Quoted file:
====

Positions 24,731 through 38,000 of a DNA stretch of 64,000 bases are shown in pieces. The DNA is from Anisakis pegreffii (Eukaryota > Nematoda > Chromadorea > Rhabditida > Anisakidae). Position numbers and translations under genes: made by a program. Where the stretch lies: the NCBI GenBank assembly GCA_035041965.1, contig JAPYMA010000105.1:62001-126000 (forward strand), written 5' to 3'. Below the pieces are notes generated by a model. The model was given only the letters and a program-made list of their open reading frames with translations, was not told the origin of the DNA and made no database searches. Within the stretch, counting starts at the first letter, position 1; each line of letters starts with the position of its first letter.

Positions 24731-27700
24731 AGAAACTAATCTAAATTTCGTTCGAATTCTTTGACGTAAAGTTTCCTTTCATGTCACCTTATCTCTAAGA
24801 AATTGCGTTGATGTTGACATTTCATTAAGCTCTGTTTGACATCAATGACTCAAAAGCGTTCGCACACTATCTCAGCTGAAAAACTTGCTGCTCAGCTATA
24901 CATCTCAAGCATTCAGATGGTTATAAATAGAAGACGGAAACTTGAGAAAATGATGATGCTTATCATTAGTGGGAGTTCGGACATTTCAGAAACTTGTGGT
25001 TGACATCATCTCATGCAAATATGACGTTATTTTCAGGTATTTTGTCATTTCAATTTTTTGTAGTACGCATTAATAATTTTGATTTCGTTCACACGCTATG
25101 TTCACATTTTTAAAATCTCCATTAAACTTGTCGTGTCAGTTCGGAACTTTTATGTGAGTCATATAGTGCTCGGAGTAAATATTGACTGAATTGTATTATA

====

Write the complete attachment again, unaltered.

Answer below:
Positions 24,731 through 38,000 of a DNA stretch of 64,000 bases are shown in pieces. The DNA is from Anisakis pegreffii (Eukaryota > Nematoda > Chromadorea > Rhabditida > Anisakidae). Position numbers and translations under genes: made by a program. Where the stretch lies: the NCBI GenBank assembly GCA_035041965.1, contig JAPYMA010000105.1:62001-126000 (forward strand), written 5' to 3'. Below the pieces are notes generated by a model. The model was given only the letters and a program-made list of their open reading frames with translations, was not told the origin of the DNA and made no database searches. Within the stretch, counting starts at the first letter, position 1; each line of letters starts with the position of its first letter.

Positions 24731-27700
24731 AGAAACTAATCTAAATTTCGTTCGAATTCTTTGACGTAAAGTTTCCTTTCATGTCACCTTATCTCTAAGA
24801 AATTGCGTTGATGTTGACATTTCATTAAGCTCTGTTTGACATCAATGACTCAAAAGCGTTCGCACACTATCTCAGCTGAAAAACTTGCTGCTCAGCTATA
24901 CATCTCAAGCATTCAGATGGTTATAAATAGAAGACGGAAACTTGAGAAAATGATGATGCTTATCATTAGTGGGAGTTCGGACATTTCAGAAACTTGTGGT
25001 TGACATCATCTCATGCAAATATGACGTTATTTTCAGGTATTTTGTCATTTCAATTTTTTGTAGTACGCATTAATAATTTTGATTTCGTTCACACGCTATG
25101 TTCACATTTTTAAAATCTCCATTAAACTTGTCGTGTCAGTTCGGAACTTTTATGTGAGTCATATAGTGCTCGGAGTAAATATTGACTGAATTGTATTATA